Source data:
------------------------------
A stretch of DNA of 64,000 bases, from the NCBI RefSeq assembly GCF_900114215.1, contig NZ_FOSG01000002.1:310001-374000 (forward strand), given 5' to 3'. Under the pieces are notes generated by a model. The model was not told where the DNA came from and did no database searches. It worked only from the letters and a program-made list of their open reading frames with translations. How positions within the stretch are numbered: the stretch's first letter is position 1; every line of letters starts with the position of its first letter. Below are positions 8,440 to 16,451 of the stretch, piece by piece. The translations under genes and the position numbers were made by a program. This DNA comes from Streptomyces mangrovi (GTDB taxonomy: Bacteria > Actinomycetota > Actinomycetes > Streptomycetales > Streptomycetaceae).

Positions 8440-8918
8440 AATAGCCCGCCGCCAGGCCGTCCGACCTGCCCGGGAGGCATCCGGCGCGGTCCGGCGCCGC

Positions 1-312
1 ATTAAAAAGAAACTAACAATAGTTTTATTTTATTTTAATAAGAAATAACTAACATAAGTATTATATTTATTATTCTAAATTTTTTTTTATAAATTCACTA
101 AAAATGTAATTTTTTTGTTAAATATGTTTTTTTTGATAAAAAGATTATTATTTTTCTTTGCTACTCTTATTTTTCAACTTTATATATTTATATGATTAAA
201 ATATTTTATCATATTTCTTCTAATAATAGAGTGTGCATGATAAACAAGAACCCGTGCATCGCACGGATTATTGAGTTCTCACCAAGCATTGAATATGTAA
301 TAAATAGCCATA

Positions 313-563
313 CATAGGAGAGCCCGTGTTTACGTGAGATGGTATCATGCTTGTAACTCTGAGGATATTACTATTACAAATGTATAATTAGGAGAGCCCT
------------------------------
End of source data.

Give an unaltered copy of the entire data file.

A stretch of DNA of 64,000 bases, from the NCBI RefSeq assembly GCF_900114215.1, contig NZ_FOSG01000002.1:310001-374000 (forward strand), given 5' to 3'. Under the pieces are notes generated by a model. The model was not told where the DNA came from and did no database searches. It worked only from the letters and a program-made list of their open reading frames with translations. How positions within the stretch are numbered: the stretch's first letter is position 1; every line of letters starts with the position of its first letter. Below are positions 8,440 to 16,451 of the stretch, piece by piece. The translations under genes and the position numbers were made by a program. This DNA comes from Streptomyces mangrovi (GTDB taxonomy: Bacteria > Actinomycetota > Actinomycetes > Streptomycetales > Streptomycetaceae).

Positions 8440-8918
8440 AATAGCCCGCCGCCAGGCCGTCCGACCTGCCCGGGAGGCATCCGGCGCGGTCCGGCGCCGC

Positions 1-312
1 ATTAAAAAGAAACTAACAATAGTTTTATTTTATTTTAATAAGAAATAACTAACATAAGTATTATATTTATTATTCTAAATTTTTTTTTATAAATTCACTA
101 AAAATGTAATTTTTTTGTTAAATATGTTTTTTTTGATAAAAAGATTATTATTTTTCTTTGCTACTCTTATTTTTCAACTTTATATATTTATATGATTAAA
201 ATATTTTATCATATTTCTTCTAATAATAGAGTGTGCATGATAAACAAGAACCCGTGCATCGCACGGATTATTGAGTTCTCACCAAGCATTGAATATGTAA
301 TAAATAGCCATA

Positions 313-563
313 CATAGGAGAGCCCGTGTTTACGTGAGATGGTATCATGCTTGTAACTCTGAGGATATTACTATTACAAATGTATAATTAGGAGAGCCCT